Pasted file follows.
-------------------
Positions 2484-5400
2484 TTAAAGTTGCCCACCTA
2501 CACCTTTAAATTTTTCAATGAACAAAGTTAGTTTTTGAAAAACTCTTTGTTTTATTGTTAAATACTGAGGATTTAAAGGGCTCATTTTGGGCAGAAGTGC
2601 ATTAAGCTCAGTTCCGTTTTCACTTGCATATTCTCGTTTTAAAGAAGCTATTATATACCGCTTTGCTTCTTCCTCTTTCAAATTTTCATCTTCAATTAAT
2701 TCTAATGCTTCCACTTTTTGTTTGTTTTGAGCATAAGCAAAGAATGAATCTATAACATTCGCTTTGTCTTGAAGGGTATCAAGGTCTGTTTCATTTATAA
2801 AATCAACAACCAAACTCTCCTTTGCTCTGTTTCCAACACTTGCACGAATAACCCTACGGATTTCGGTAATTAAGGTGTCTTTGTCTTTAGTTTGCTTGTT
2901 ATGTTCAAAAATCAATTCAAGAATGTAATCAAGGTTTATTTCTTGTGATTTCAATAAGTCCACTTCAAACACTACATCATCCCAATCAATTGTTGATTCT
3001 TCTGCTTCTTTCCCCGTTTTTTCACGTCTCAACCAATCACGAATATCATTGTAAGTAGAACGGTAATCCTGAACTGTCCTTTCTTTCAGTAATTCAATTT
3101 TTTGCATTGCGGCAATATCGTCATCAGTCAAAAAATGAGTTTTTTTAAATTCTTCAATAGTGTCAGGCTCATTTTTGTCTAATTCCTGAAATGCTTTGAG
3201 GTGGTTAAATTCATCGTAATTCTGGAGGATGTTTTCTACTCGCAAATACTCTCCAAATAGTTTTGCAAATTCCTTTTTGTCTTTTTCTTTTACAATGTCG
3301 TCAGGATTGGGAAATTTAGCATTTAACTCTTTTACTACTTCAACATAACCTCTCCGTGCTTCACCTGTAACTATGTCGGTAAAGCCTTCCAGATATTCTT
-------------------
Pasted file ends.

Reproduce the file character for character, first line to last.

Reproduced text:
Positions 2484-5400
2484 TTAAAGTTGCCCACCTA
2501 CACCTTTAAATTTTTCAATGAACAAAGTTAGTTTTTGAAAAACTCTTTGTTTTATTGTTAAATACTGAGGATTTAAAGGGCTCATTTTGGGCAGAAGTGC
2601 ATTAAGCTCAGTTCCGTTTTCACTTGCATATTCTCGTTTTAAAGAAGCTATTATATACCGCTTTGCTTCTTCCTCTTTCAAATTTTCATCTTCAATTAAT
2701 TCTAATGCTTCCACTTTTTGTTTGTTTTGAGCATAAGCAAAGAATGAATCTATAACATTCGCTTTGTCTTGAAGGGTATCAAGGTCTGTTTCATTTATAA
2801 AATCAACAACCAAACTCTCCTTTGCTCTGTTTCCAACACTTGCACGAATAACCCTACGGATTTCGGTAATTAAGGTGTCTTTGTCTTTAGTTTGCTTGTT
2901 ATGTTCAAAAATCAATTCAAGAATGTAATCAAGGTTTATTTCTTGTGATTTCAATAAGTCCACTTCAAACACTACATCATCCCAATCAATTGTTGATTCT
3001 TCTGCTTCTTTCCCCGTTTTTTCACGTCTCAACCAATCACGAATATCATTGTAAGTAGAACGGTAATCCTGAACTGTCCTTTCTTTCAGTAATTCAATTT
3101 TTTGCATTGCGGCAATATCGTCATCAGTCAAAAAATGAGTTTTTTTAAATTCTTCAATAGTGTCAGGCTCATTTTTGTCTAATTCCTGAAATGCTTTGAG
3201 GTGGTTAAATTCATCGTAATTCTGGAGGATGTTTTCTACTCGCAAATACTCTCCAAATAGTTTTGCAAATTCCTTTTTGTCTTTTTCTTTTACAATGTCG
3301 TCAGGATTGGGAAATTTAGCATTTAACTCTTTTACTACTTCAACATAACCTCTCCGTGCTTCACCTGTAACTATGTCGGTAAAGCCTTCCAGATATTCTT